“In my opinion, Elfriede Jelinek is one of the most stimulating, daring, and imaginative writers in present-day Austria. The Piano Teacher confronts the reader with a relentlessly vivid sexual struggle in which dependency and abject self-abasement are strategies to obtain a personal freedom. It’s a dazzling performance that will make the blood run cold.” —Walter Abish

“A brilliant, deadly book.” —Elizabeth Young

“In this superbly intelligent, psychoanalytic tale Jelinek skillfully plays on the dualisms of repression and domination, repulsion and compulsion, through the exquisitely dark central relationship.” —Leeds Guide

“Jelinek’s fragmented style blurs reality and imagination, creating a harsh, expressionistic picture of sexuality.” —Scotland on Sunday

“Her work tends to see power and aggression as the driving forces of relationships, in which men and parents subjugate women. But as an admirer of Bertold Brecht, she sometimes brings to her dramas a touch of vaudeville.” —The Guardian

“Moves impressively across that psychic terrain which is born out of maternal fear, fear of the outside world and of the body and fear of the loss of control.” —The Independent


Winner of the 2004 Nobel Prize in Literature
Winner of the Heinrich Böll Prize


The piano teacher, Erika Kohut, bursts like a whirlwind into the apartment she shares with her mother. Mama likes calling Erika her little whirlwind, for the child can be an absolute speed demon. She is trying to escape her mother. Erika is in her late thirties. Her mother is old enough to be her grandmother. The baby was born after long and difficult years of marriage. Her father promptly left, passing the torch to his daughter. Erika entered, her father exited. Eventually, Erika learned how to move swiftly. She had to. Now she bursts into the apartment like a swarm of autumn leaves, hoping to get to her room without being seen. But her mother looms before her, confronts her. She puts Erika against the wall, under interrogation — inquisitor and executioner in one, unanimously recognized as Mother by the State and by the Family. She investigates: Why has Erika come home so late? Erika dismissed her last student three hours ago, after heaping him with scorn. You must think I won’t find out where you’ve been, Erika. A child should own up to her mother without being asked. But Mother never believes her because Erika tends to lie.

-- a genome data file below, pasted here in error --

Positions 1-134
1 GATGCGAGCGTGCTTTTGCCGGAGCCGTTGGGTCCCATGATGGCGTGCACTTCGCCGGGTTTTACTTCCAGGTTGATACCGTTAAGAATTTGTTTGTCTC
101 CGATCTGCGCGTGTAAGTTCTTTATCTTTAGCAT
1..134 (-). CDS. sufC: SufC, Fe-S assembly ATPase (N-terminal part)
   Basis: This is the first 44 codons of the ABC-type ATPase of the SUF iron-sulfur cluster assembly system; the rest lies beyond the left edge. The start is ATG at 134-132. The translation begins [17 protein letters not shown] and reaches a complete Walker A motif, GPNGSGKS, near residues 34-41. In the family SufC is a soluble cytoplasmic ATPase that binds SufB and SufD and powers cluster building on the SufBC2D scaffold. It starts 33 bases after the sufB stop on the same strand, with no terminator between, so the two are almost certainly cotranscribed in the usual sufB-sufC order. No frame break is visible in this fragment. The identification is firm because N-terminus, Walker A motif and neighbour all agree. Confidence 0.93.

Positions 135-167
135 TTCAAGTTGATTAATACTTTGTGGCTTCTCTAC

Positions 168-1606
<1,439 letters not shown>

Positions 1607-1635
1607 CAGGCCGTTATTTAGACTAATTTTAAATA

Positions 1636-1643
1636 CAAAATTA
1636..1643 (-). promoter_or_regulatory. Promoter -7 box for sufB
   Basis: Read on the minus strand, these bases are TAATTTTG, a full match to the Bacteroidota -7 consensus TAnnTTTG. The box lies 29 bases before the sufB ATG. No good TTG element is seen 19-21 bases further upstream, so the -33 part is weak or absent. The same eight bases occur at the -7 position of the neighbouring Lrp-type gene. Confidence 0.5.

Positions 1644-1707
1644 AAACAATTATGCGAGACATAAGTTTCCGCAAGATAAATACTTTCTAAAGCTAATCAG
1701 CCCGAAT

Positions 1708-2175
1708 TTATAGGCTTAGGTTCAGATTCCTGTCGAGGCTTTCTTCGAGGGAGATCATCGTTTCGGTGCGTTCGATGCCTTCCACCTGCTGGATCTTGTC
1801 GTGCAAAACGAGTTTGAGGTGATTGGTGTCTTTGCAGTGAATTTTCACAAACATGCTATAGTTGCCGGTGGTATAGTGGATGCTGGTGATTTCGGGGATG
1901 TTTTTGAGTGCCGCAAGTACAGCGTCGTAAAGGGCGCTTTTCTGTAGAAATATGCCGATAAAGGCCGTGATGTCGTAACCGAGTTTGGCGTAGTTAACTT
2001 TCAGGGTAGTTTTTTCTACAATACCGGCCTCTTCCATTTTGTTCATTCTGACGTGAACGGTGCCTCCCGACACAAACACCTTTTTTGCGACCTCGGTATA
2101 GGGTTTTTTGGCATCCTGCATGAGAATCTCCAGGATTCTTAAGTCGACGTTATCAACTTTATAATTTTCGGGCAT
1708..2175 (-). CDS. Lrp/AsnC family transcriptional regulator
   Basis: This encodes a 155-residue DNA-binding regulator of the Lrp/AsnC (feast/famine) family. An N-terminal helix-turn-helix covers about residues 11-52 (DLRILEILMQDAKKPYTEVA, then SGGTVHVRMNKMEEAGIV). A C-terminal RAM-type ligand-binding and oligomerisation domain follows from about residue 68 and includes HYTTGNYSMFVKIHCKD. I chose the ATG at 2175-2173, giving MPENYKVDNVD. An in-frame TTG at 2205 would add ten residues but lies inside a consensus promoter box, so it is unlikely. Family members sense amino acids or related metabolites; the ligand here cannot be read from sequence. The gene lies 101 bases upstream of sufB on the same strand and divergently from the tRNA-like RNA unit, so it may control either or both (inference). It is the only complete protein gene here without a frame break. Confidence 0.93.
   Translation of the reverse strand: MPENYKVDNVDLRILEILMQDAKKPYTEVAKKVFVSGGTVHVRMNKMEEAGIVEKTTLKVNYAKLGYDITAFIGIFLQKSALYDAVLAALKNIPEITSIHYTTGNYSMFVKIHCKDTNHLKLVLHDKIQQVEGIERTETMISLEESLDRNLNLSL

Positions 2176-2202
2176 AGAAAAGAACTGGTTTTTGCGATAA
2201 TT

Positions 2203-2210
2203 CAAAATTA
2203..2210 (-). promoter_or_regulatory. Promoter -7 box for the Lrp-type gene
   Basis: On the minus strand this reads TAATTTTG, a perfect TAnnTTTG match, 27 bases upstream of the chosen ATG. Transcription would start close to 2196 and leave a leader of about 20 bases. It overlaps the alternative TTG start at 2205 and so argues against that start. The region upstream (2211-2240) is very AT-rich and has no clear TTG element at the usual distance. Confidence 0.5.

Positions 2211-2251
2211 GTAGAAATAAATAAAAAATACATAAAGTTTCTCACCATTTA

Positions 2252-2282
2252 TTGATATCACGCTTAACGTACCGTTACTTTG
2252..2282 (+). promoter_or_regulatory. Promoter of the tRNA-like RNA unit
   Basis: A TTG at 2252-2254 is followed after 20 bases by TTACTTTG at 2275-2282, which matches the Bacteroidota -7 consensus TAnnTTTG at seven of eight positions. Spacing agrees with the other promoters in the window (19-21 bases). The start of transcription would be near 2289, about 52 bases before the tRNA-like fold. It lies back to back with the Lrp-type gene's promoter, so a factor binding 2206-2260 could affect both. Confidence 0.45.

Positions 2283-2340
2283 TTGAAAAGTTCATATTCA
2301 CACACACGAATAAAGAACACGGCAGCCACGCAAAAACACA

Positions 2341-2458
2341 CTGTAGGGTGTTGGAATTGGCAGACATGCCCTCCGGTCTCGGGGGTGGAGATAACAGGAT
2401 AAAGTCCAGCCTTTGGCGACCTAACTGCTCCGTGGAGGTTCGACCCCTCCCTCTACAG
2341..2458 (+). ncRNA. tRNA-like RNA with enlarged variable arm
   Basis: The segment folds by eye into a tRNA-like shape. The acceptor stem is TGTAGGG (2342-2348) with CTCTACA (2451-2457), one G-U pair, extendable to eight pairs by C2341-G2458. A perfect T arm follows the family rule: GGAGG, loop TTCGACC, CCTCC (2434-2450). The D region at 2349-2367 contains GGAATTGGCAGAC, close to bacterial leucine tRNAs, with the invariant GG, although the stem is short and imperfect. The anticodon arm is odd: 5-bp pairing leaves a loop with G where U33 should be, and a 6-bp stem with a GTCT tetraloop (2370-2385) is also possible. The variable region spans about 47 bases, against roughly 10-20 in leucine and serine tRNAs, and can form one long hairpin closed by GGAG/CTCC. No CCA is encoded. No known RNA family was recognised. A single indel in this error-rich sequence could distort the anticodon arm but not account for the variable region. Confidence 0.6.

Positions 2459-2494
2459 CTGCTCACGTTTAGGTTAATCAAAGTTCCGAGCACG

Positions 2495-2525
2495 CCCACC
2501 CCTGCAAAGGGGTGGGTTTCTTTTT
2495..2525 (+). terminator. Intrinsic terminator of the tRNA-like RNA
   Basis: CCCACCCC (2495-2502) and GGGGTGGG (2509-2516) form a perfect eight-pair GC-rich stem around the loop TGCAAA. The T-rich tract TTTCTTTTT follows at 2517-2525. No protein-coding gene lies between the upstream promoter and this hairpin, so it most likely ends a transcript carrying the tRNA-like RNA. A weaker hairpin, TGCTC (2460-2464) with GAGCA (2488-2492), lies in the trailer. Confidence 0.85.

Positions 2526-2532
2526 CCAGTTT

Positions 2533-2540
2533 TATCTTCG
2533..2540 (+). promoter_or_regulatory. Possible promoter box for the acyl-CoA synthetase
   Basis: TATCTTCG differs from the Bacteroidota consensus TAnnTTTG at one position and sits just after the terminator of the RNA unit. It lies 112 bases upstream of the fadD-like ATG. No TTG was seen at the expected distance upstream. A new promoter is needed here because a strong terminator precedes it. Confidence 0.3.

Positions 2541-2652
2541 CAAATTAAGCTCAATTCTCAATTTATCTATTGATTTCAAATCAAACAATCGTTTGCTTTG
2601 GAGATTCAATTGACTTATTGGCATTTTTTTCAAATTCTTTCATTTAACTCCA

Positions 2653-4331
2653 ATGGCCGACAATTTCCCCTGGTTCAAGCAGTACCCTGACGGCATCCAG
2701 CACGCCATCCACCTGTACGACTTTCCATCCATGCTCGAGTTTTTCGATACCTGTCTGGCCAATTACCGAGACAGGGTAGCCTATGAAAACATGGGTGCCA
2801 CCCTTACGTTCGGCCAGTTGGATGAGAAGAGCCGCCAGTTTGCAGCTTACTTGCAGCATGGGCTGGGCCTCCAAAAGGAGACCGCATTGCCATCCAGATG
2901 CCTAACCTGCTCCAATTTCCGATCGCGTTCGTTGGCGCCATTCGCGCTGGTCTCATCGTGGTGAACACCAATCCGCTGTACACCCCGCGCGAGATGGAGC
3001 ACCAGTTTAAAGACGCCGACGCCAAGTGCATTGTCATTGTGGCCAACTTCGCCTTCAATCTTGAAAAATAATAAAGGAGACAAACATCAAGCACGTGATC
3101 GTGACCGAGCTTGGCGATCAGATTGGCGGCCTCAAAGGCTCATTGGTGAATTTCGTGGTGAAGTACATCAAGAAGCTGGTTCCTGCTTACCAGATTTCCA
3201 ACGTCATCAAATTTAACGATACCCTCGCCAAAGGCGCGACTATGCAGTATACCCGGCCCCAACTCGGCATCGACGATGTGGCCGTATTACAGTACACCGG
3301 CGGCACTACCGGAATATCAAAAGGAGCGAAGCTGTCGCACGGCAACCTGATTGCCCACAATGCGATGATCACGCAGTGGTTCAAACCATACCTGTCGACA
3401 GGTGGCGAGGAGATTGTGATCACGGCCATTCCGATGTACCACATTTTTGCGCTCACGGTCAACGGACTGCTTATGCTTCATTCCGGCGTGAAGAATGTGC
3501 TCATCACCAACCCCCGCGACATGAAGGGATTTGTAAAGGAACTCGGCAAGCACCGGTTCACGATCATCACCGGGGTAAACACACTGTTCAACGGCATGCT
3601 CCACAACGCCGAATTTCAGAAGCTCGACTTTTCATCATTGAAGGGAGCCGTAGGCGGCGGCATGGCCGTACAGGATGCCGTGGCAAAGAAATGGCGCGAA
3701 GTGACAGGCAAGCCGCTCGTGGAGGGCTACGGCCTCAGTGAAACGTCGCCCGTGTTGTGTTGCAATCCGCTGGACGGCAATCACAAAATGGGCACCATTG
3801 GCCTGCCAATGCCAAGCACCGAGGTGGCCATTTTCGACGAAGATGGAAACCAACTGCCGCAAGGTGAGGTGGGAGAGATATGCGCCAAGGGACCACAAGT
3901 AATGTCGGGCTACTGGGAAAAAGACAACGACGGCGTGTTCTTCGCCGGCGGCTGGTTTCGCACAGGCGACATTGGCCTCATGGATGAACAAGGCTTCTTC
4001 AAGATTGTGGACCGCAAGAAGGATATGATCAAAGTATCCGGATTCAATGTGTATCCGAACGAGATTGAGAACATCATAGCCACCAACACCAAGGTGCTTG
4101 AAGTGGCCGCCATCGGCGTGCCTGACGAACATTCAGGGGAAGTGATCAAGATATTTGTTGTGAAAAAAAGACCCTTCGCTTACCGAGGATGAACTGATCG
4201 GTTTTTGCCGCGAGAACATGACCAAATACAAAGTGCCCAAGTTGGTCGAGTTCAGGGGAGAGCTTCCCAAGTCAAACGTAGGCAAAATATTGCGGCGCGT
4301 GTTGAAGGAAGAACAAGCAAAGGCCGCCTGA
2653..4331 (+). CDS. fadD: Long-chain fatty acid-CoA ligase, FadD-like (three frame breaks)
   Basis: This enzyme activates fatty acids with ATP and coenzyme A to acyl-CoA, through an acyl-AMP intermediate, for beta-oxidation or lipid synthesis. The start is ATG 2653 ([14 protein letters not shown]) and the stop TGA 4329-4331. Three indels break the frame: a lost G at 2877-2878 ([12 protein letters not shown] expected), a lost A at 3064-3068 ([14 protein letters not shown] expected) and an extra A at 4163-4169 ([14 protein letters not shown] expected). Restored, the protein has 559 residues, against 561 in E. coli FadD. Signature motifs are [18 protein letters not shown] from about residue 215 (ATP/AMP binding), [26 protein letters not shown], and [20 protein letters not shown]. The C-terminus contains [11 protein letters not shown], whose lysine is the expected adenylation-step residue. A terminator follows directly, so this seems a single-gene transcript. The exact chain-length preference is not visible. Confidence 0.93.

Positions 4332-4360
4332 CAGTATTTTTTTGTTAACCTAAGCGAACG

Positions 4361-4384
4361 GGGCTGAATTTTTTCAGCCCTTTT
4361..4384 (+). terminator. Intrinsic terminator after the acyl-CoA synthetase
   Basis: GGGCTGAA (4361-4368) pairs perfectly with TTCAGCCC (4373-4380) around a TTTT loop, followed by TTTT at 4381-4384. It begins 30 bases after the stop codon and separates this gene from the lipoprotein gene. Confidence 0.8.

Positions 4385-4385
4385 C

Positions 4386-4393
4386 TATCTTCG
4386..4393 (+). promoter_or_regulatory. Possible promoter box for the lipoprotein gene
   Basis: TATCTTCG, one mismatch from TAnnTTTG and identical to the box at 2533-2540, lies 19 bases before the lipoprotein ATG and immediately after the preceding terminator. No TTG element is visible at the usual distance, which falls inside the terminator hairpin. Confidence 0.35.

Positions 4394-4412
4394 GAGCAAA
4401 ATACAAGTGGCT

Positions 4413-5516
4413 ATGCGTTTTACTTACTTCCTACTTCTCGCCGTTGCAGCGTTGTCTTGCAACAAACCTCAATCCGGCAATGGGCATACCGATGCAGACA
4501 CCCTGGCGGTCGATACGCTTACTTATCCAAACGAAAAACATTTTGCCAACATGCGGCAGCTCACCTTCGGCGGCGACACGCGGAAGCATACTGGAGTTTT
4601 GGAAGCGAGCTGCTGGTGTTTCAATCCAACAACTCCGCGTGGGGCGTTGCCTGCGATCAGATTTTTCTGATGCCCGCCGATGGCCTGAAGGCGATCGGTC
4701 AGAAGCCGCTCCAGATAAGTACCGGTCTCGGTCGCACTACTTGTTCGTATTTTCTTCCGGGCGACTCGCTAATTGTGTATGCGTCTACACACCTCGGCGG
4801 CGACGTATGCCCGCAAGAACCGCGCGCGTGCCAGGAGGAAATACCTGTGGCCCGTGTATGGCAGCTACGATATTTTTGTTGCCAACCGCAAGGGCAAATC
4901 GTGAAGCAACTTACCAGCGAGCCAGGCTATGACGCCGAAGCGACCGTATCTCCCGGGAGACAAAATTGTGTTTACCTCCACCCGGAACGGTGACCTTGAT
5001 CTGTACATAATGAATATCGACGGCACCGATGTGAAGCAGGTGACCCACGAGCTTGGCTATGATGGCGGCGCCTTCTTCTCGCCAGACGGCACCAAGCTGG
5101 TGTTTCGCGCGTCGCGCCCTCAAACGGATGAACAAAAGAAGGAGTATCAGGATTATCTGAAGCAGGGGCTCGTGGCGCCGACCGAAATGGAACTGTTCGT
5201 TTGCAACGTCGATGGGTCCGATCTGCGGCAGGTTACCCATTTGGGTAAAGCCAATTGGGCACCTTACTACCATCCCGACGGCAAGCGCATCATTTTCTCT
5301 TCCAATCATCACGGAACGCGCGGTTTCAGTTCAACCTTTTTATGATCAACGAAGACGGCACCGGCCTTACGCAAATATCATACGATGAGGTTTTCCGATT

Mother is waiting. She starts counting to three.

By the count of two, Erika offers an answer that deviates sharply from the truth. Her briefcase, filled with musical scores, is wrenched from her hands—and Mother instantly finds the bitter answer to all questions. Four volumes of Beethoven sonatas indignantly share cramped quarters with an obviously brand-new dress. Mother rails against the purchase. The dress, pierced by a hook, was so seductive at the shop, so soft and colorful. Now it lies there, a droopy rag, pierced by Mother’s glare. The money was earmarked for their savings account. Now it’s been spent prematurely. The dress could have been visible at any time as an entry in the bank book—if you didn’t mind going to the linen closet, where the bank book peeks out from behind a pile of sheets. But today, the bank book went on an outing, a sum was withdrawn, and the result can now be seen. Erika should put this dress on whenever they wonder where the nice money went. Mother screams: You’ve squandered your future! We could have had a new apartment someday, but you couldn’t wait. All you’ve got now is a rag, and it’ll soon be out of fashion. Mother wants everything “someday.” She wants nothing right now—except the child. And she always wants to know where she can reach the child in an emergency, in case Mama is about to have a heart attack. Mother wants to save now in order to enjoy someday. And then Erika goes and buys a dress, of all things! Something more fleeting than a dab of mayonnaise on a sardine sandwich. This dress will soon be totally out of fashion—not even next year, but next month. Money never goes out of fashion.

They are saving to buy a large condominium. The cramped apartment they now rent is so ancient, you might as well just abandon it. When they decide on the condominium, they will be allowed to specify where to put the closets and the partitions. You see, an entirely new construction system is being used. Every aspect is custom-designed, according to your precise wishes. You pay your money and you get your choice. Mother, who has only a tiny pension, gets her choice and Erika pays. In the brand-new state-of-the-art condominium, mother and daughter will each have her own realm, Erika here, Mother there, both realms neatly divided. However, they will have a common living room to meet in. If they wish. But of course they do, because they belong together. Even here, in this dump, which is slowly falling to pieces, Erika already has her own realm, her own roost, which she rules and is ruled in. It is only a provisional realm; Mother can walk in at any time. There is no lock on Erika’s door. A child has no secrets from her mother.